Some Observations on Organizational Response To The Snowstorm in Columbia, South Carolina, February 9, 1973
Ponting, J. Rick
Quarantelli, E. L.
Disaster Research Center
Around February 10, 1973, press reports indicated that a largely unexpected and very heavy snowstorm hit large sections of the southern United States, an area unaccustomed to such an event. Statements by various officials and requests for a federal declaration of a disaster suggested that some localities had experienced a severe emergency and a crisis because of the heavy snow. On the basis of these and other reports, the Disaster Research Center sent a three-man research team to Columbia, South Carolina. The team stayed three days, from February 26 through February 28, concentrating on storm-associated activities around the state capital of Columbia, and attempting to get answers to three questions: (1) If a disaster had occurred, in what way and bow was the community response coordinated (2) What role did the local civil defense organization play in the coordination and other storm-associated organizational responses; and, (3) To what extent would it be possible in such a kind of situation to assemble documentary data, especially organizational Logs, by which we could reconstruct the sequence of organizational events and actions happening before, during and after a community emergency?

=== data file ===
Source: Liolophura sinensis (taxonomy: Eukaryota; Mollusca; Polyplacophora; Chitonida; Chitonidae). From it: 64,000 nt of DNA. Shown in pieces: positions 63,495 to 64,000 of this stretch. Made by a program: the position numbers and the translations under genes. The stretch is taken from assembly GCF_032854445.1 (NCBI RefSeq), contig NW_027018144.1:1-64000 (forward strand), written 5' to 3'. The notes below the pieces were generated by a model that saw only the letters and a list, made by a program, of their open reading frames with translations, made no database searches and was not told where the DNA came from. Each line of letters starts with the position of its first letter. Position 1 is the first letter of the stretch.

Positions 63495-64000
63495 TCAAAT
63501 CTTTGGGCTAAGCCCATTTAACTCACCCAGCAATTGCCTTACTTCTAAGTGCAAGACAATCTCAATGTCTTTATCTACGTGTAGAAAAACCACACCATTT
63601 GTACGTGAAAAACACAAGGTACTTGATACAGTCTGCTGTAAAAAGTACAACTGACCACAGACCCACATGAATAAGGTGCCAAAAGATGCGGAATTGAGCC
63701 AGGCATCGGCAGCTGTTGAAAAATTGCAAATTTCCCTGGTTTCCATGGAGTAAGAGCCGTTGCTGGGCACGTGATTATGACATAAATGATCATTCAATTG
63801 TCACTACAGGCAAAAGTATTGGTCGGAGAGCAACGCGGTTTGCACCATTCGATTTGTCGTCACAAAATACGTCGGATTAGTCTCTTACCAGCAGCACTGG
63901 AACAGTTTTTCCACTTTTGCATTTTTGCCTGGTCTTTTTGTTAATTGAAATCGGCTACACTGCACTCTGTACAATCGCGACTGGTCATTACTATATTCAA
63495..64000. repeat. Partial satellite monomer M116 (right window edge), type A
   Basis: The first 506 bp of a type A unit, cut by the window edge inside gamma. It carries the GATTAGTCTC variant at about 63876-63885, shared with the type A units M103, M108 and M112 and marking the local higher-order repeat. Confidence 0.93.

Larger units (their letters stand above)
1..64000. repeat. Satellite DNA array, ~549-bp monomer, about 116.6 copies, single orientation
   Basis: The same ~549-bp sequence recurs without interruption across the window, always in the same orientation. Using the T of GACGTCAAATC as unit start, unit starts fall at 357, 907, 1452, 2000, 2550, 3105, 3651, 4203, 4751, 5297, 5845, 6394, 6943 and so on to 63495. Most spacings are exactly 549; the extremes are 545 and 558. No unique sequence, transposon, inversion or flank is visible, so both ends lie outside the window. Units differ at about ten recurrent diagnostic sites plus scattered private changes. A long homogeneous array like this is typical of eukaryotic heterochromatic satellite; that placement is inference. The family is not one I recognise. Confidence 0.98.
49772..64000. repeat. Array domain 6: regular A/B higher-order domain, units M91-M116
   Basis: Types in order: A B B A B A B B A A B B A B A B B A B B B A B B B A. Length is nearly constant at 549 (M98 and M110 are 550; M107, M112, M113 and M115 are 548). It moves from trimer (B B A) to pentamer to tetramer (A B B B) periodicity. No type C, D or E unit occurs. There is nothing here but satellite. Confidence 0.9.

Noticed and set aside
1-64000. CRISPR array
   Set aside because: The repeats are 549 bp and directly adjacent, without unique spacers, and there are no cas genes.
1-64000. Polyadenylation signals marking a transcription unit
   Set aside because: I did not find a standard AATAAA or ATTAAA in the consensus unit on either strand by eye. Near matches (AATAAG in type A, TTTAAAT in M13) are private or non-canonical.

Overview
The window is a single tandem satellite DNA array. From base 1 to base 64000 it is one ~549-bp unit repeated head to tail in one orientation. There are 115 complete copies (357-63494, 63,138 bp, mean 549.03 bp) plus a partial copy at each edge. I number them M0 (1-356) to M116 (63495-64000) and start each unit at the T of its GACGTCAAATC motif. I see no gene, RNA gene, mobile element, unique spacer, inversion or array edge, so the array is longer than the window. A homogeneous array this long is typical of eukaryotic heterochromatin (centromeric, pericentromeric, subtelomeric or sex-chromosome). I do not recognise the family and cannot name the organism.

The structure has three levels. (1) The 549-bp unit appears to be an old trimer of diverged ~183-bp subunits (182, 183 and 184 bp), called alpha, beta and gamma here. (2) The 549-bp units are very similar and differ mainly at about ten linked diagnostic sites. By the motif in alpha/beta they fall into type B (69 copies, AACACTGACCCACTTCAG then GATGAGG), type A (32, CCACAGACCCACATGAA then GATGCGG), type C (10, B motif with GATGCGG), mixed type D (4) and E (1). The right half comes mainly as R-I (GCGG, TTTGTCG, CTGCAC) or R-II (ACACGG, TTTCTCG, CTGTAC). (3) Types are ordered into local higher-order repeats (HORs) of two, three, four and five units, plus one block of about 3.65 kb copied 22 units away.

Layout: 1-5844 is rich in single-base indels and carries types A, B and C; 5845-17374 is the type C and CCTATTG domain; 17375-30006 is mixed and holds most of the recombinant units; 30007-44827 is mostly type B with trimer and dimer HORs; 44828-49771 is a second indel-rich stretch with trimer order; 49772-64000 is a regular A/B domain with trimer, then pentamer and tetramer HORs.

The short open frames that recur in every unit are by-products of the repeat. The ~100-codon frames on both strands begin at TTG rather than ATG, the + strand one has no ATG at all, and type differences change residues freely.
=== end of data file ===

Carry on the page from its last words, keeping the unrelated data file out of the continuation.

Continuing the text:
observations , snowstorm , organizational response , Columbia, South Carolina